St. Clair Productions presents songwriter Cosy Sheridan in her one-woman show "The Pomegranate Seed: An Exploration of Appetite, Body Image and Myth in Modern Culture" at 8 p.m. Friday, May 11, at the Rogue Valley Unitarian Universalist Fellowship, 87 Fourth St., Ashland.




"The Pomegranate Seed" is Sheridan's distinctive take on the media's message about women's bodies, and her modern-day retelling of the Greek myth of Persephone's journey to the underworld. The performance will be followed by a discussion facilitated by Lucie Scheuer, a therapist with Phoenix Counseling Center.




In framing one woman's life mythically as she moves into enlightenment, "The Pomegranate Seed" is a story of finding meaning in life's experiences. The first act weaves together humor and music in an exploration of messages from the media, from cultural icons and family. From Barbie dolls to fad diets, from Eve and her apple to the tragi-comedy of bathing suit shopping, Sheridan as Everywoman comes to grips with her body, her self-image and all that it implies, finding a way to joyfully inhabit her own body.




The second act parallels the Greek myth of Persephone, who was abducted to the underworld and forced to eat the food of the dead, the pomegranate seed. This modern Persephone, who falls in love with a biker named Hades, learns how to turn the food of the dead into the seed of her own rebirth.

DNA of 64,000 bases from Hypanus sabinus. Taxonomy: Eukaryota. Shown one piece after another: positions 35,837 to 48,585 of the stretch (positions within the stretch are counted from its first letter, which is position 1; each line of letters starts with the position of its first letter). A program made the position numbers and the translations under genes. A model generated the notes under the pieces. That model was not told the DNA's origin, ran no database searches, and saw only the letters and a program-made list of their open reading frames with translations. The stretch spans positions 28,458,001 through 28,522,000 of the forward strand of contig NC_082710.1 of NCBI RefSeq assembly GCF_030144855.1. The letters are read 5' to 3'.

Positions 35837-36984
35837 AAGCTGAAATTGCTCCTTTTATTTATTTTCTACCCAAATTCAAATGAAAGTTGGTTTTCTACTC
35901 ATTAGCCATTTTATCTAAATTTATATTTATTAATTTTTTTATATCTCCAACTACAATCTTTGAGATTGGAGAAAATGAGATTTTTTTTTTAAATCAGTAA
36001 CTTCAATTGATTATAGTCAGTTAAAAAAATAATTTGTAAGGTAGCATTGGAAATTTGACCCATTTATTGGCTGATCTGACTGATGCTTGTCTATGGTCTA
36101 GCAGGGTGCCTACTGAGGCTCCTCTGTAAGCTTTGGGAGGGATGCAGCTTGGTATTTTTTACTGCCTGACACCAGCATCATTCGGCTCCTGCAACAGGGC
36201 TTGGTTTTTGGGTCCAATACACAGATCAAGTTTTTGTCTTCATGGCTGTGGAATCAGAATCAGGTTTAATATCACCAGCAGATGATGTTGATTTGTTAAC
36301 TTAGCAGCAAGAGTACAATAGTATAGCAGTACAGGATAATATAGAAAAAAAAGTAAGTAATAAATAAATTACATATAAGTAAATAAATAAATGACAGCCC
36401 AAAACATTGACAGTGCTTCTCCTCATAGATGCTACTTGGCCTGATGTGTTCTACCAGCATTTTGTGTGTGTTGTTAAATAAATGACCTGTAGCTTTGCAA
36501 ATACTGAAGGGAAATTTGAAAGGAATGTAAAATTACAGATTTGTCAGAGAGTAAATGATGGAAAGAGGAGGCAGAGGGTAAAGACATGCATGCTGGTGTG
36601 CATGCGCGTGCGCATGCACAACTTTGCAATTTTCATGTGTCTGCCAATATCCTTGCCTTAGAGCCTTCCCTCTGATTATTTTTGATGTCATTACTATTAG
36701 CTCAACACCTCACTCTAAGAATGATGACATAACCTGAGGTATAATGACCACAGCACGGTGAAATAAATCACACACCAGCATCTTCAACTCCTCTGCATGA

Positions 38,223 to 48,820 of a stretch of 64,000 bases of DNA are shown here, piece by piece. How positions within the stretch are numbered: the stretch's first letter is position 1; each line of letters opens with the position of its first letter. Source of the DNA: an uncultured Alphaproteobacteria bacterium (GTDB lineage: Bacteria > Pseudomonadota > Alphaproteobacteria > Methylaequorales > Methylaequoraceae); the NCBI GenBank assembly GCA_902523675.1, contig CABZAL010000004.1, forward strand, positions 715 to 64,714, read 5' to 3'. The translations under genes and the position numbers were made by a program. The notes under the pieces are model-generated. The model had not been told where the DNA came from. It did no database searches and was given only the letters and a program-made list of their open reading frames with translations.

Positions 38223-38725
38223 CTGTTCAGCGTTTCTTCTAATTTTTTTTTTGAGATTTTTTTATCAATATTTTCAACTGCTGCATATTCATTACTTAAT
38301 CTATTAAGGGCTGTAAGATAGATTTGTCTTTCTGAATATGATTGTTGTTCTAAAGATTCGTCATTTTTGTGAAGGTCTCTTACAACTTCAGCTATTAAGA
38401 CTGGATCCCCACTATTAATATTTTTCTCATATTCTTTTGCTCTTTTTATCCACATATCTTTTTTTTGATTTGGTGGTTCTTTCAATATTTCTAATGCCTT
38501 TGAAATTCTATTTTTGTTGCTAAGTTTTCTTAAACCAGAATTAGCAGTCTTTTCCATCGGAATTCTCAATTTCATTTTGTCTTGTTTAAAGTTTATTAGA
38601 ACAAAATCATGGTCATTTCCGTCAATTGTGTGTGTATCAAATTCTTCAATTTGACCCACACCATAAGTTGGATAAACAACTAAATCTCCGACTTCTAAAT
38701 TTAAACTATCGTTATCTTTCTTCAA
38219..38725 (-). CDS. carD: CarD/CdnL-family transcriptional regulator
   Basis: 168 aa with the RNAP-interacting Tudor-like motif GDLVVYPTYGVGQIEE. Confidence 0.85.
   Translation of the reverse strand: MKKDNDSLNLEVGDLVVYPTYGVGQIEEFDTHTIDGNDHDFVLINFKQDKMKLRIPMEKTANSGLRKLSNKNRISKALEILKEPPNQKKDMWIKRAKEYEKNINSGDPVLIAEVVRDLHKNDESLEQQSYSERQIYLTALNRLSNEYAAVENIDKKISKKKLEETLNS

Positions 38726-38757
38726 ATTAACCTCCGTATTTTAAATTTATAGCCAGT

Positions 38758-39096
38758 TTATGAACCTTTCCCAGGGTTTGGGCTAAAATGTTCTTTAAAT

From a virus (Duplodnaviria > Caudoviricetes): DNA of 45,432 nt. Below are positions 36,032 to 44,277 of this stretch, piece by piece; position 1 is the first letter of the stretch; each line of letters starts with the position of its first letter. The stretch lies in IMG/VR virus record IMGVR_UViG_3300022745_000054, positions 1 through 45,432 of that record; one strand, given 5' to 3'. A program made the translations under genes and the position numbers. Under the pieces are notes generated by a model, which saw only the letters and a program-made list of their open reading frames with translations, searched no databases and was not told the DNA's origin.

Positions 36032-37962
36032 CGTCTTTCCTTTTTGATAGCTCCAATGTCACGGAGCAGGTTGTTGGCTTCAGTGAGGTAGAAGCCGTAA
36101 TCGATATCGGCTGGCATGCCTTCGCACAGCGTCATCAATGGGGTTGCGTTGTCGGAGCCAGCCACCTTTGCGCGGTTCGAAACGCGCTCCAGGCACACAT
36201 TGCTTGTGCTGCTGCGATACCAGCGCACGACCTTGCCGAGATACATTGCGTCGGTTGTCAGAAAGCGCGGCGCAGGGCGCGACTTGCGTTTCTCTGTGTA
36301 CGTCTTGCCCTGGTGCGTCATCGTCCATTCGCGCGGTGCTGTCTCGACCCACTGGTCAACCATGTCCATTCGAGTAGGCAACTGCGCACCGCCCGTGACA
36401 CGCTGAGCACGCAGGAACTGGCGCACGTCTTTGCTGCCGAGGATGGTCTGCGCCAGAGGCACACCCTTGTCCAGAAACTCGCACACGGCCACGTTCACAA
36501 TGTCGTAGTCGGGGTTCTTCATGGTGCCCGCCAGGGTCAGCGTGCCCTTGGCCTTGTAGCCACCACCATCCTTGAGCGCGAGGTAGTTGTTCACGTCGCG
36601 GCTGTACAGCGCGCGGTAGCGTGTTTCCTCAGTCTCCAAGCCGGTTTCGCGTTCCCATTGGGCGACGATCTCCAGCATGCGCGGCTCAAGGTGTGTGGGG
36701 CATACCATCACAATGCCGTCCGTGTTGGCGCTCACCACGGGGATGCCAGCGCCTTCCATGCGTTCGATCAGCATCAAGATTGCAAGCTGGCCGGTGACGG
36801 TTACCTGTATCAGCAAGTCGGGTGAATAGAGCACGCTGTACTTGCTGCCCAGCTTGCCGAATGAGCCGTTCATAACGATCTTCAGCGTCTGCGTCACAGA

Sheridan herself has had a lifelong struggle with body image, eating disorders, and love. She hopes her show speaks to the "women (and men) who have felt shame and fear about their bodies, who have at some time in their lives gotten the message that their bodies are somehow 'wrong.'" Sheridan says The Pomegranate Seed is for all audiences. The show might give women a lens through which to view their own lives amidst a culture that prizes a Cindy Crawford, airbrushed body and a Teflon sense of self. However, it also speaks to mothers, fathers, brothers, artists, and people who love great music and storytelling.




Sheridan first appeared on the national folk scene in 1992 when she won the songwriting contests at the Kerrville Folk Festival and the Telluride Bluegrass Festival and released her CD, "Quietly Led" on Waterbug Records. Since then she has been on the road and at home in Moab, Utah, writing songs in her 1955 travel trailer-turned-studio. She has released seven more CDs on the Waterbug and Wind River/Folk Era labels, including her newest release "Live at Cedarhouse" and a recording of music from "The Pomegranate Seed."




Tickets are $18 in advance, $20 at the door, $10 for youth 12-17 and free for children 12 and under with a paying adult. Tickets are available at the Music Coop, Ashland; on-line at ; or by calling 535-3562.